I’m a middle-aged man, not hugely unfit but with a classic ‘dadbod’, and a small health scare at Easter has prompted me to try to get into better shape.
I can’t seem to make the time to visit the gym often enough to justify a membership but I have downloaded a running app and I’m doing some yoga stretches in the morning; I’m also trying to eat more healthily and drink less.
My problem is that my family (a wife and two teenage daughters) won’t take it seriously. They make ‘hilarious’ remarks about every little thing – my clothes, my smaller potato portions, my dishevelled state when coming back from runs.
Even my weight, which was never mentioned before, has become the subject of constant humorous asides. It’s really undermining me (especially at this point where I’m definitely feeling some benefits but there’s not been much visible progress).
I suppose I was always trying to be one of those easygoing guys who didn’t seem that bothered by things.
But this has brought me to a place where I’m not really happy, and I’d really appreciate some support in trying to change that, rather than receiving what I am finding it hard not to describe as cruelty.
I want to talk to them about this – but what should I say? And how can I head off this feeling that they’re not the people I thought they were, the people I’ve always nurtured and loved?
— Anon, Bristol
Of course they’re still the people you’ve always nurtured and loved. What we have here is nothing more or less than a good old-fashioned temporary breakdown in communication.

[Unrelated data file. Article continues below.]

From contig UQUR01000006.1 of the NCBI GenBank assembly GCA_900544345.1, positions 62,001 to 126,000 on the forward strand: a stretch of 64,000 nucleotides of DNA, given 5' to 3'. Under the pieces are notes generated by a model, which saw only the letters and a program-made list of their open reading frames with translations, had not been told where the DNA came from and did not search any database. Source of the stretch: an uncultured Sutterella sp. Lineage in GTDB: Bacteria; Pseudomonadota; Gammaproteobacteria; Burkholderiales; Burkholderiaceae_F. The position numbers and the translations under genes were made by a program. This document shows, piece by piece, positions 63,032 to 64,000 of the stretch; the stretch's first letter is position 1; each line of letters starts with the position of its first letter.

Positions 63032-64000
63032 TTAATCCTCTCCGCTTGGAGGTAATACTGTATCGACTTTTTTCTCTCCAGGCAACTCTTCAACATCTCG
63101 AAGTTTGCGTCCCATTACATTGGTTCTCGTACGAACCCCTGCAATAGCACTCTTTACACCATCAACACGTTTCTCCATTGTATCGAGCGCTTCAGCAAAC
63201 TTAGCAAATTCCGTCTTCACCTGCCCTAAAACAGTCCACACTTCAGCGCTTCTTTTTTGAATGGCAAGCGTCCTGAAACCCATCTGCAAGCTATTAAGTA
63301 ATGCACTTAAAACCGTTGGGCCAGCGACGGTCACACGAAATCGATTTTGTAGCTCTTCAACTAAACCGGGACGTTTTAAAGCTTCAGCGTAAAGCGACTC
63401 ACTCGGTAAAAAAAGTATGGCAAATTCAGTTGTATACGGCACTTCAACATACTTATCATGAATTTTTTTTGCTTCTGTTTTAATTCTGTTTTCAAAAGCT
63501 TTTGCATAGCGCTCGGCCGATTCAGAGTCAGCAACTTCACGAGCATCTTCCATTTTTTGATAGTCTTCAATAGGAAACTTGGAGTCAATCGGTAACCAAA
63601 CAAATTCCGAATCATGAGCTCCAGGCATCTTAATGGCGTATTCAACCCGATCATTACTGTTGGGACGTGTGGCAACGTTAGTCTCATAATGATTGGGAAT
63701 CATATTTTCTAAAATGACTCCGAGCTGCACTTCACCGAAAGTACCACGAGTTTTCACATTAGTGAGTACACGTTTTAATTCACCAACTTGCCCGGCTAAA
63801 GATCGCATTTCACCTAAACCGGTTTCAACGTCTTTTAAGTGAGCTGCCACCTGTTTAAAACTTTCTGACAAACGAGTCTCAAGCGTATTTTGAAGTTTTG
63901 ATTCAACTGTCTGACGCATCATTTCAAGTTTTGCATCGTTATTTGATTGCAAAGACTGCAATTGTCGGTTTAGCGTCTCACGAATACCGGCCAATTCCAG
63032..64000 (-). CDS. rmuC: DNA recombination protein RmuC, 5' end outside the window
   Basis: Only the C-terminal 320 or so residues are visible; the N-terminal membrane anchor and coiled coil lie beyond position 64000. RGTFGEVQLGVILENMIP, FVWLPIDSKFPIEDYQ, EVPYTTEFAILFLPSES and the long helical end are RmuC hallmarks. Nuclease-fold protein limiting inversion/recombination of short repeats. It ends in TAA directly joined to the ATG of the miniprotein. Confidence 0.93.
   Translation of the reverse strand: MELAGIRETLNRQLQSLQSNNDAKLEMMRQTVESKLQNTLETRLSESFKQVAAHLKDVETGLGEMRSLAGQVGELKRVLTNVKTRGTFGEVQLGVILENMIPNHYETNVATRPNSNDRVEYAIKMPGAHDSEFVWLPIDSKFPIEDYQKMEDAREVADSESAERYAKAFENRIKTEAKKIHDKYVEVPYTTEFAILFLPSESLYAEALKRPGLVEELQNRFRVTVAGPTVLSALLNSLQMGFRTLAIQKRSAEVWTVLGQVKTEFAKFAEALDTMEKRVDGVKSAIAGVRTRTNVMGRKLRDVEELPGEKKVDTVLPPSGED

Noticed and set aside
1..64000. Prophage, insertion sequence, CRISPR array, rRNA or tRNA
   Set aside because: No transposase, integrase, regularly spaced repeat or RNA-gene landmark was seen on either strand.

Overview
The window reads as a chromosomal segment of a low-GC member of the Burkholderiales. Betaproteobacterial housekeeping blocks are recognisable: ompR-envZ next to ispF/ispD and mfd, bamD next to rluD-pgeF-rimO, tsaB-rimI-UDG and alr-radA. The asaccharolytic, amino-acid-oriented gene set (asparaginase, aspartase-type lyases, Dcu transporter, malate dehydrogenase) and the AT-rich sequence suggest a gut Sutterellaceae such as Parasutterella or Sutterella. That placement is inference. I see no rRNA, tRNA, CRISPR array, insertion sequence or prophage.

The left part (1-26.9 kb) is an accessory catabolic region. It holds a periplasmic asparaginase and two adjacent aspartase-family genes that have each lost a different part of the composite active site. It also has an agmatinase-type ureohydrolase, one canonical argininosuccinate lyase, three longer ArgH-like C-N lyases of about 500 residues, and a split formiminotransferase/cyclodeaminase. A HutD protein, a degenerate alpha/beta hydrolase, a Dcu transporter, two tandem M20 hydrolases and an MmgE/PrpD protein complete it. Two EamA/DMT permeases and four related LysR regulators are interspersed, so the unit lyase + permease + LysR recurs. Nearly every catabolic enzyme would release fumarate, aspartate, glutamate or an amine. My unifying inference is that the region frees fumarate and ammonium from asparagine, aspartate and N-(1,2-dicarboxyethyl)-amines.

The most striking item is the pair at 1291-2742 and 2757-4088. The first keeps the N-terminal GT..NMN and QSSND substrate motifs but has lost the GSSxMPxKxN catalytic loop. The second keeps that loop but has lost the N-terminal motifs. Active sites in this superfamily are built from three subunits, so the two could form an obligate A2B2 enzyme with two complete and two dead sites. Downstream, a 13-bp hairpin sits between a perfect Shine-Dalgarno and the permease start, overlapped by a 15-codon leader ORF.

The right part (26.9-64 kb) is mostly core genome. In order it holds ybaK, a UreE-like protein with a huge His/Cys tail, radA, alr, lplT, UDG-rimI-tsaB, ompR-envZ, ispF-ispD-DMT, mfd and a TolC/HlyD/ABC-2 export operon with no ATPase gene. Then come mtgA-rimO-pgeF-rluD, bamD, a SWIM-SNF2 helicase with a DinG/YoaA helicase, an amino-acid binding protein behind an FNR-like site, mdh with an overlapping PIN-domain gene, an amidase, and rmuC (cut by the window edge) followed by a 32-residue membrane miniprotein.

I think we’re looking at a simple mismatch of messages; a crossing of wires. Your wife and daughters misread you when they think you’re up for a bit of teasing about diet and exercise.
It actually shows how relaxed they are in their relationship with you – and that’s based, as you say, on your long-standing projection of yourself as an easygoing kind of guy.
You’ve probably done rather too good a job of concealing your anxieties about your weight, fitness, and that health scare at Easter. So confide in them.
Tell them that, in this case, you’re actually not as relaxed and confident as you may appear, and that you actively need their support and encouragement, not this unintentionally undermining mockery.
I’d be astonished if they don’t respond apologetically and sympathetically. In fact I think they’ll be touched by your candour and the lowering of your usual defences. Sometimes, Anon, all we have to do when we need help is to ask for it.
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